Once you’ve got the Service Reference added to your project, you’ll have a proxy class which you can instantiate to interact with the web service.

     AmazonClient = new AWSECommerceServicePortTypeClient();

Note:  all the configuration, binding and connection info for this proxy client is put in your project’s app.config file.  This becomes the AmazonAddInDemo.dll.config file at build time, and needs to be renamed msaccess.exe.config copied to the directory alongside your MSACCESS.exe.

One of the methods on this proxy is ItemLookup. This call takes an ItemLookupRequest object as a parameter, so you’ll need to generate and fill out the properties of that object:

ItemLookupRequest lookupRequest = new ItemLookupRequest();

lookupRequest.ItemId[0] = myISBNString;

lookupRequest.SearchIndex = "Books";

Then make your call to ClientProxy.ItemLookup, and store the result as an ItemLookupResponse object:

ItemLookupResponse myResponse =


Then, lastly, we’ll map the properties from the response object into a new Book object.

newBook = new Book(currentItem.ItemAttributes.Title,




return newBook;

Populate Recordset with information from Book object

We call .Edit() on the recordset we were sent (FormRS), and start plugging values into fields


FormRS.Fields["Author"].Value =;

FormRS.Fields["Title"].Value = tempBook.title;

Then for some real magic, we embed the cover art data into the recordset.

Internally, Access sees Attachments (like our cover art field), as embedded child recordsets (sub-tables). So, we’ll need to create a new record in the “Attachments” child recordset.

Access.Dao.Field2 fld =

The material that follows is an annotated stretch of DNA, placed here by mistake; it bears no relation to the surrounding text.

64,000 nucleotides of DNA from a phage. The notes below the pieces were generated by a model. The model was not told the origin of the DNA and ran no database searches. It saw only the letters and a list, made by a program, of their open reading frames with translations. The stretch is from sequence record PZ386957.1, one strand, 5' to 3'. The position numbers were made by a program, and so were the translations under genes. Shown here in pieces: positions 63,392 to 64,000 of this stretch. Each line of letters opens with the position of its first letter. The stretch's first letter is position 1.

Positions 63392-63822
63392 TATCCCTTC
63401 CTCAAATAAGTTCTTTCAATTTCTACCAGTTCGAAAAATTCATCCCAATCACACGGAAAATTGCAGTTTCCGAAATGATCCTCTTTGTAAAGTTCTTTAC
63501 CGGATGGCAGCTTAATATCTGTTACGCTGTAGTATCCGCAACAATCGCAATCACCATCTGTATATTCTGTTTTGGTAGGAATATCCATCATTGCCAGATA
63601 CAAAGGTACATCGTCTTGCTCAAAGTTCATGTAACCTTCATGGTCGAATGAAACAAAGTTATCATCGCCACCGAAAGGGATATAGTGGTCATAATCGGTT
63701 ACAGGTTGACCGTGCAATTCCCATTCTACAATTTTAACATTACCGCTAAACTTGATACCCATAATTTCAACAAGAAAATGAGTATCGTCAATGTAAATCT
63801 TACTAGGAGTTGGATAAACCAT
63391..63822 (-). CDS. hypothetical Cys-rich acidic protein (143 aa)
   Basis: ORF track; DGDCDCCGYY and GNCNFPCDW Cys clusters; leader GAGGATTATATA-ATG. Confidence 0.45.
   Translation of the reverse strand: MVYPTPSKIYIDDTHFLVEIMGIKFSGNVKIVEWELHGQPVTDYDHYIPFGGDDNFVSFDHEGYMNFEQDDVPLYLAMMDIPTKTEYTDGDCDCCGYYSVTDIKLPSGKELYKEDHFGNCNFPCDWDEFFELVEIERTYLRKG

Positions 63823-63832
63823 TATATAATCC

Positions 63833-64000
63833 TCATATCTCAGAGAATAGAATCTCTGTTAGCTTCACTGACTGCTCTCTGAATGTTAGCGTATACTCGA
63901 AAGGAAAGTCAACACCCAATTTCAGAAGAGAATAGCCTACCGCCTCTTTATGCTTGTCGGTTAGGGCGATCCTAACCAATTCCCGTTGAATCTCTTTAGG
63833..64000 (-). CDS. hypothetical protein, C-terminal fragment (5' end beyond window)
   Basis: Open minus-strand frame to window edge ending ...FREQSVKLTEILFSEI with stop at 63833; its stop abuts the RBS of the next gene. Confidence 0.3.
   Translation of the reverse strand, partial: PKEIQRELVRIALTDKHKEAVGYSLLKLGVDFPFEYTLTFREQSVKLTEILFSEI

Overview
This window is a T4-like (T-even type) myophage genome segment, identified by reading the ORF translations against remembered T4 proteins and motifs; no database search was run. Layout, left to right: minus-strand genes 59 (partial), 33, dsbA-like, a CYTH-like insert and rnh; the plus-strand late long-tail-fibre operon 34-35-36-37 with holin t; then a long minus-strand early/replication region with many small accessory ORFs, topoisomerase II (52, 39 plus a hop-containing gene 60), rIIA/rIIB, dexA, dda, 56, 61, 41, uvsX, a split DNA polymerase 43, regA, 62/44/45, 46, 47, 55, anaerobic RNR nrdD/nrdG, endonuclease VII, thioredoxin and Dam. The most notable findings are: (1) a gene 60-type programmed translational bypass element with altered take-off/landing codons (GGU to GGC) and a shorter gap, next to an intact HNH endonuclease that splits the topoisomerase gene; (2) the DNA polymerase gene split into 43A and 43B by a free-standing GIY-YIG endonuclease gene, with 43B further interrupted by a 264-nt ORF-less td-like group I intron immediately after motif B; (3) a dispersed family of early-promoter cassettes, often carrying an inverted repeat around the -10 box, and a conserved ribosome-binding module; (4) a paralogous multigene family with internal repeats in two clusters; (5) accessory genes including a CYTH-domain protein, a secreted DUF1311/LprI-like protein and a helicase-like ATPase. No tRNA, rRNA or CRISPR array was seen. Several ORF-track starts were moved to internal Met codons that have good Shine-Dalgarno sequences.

Access.Dao.Recordset2 rstChild =



And then dump our binary image data into the “FileData” field of this new record (from the URL of the image data), update the “Attachments”sub-recordset, the form’s recordset, and we’re good to go.

Access.Dao.Field2 fldChild =



rstChild.Update(1, false);

FormRS.Update(1, false);

Of course, everything you just spent 20 minutes reading about happens in less than the blink of an eye, and your when you update your Form’s recordset, the form will have all the data collected from the Web Service and you’re done (or at least I am, if you’re really into this kind of thing, you can now click “Save and New” button on your form and do the whole mess all over again).


Phew, I think that’s about it. Congrats if you actually made it this far. If you skipped ahead to this paragraph, I’m not going to gratify your laziness with some kind of all-summing conclusion. Hopefully, you now understand enough to know how to twist my project to explore your own wildly cool Web Service + Access intentions.

You can grab the Visual Studio project from here: Code Project.

It’s important to mention that I can’t take full credit for the generation of this demo.  I leaned heavily on Ken Gatz’s excellent “Managed Add-in in Access 2007” white paper, as well as the debugging and VB skills of my fellow teammates.  And frankly, the whole thing was Clint’s idea in the first place, so kudos to him as well.

If you’ve got additional, specific questions, first read Ken Getz’s whitepaper on “Managed Add-in in Access 2007” because his is a great article. If you have additional questions, feel free to post your questions here on the blog.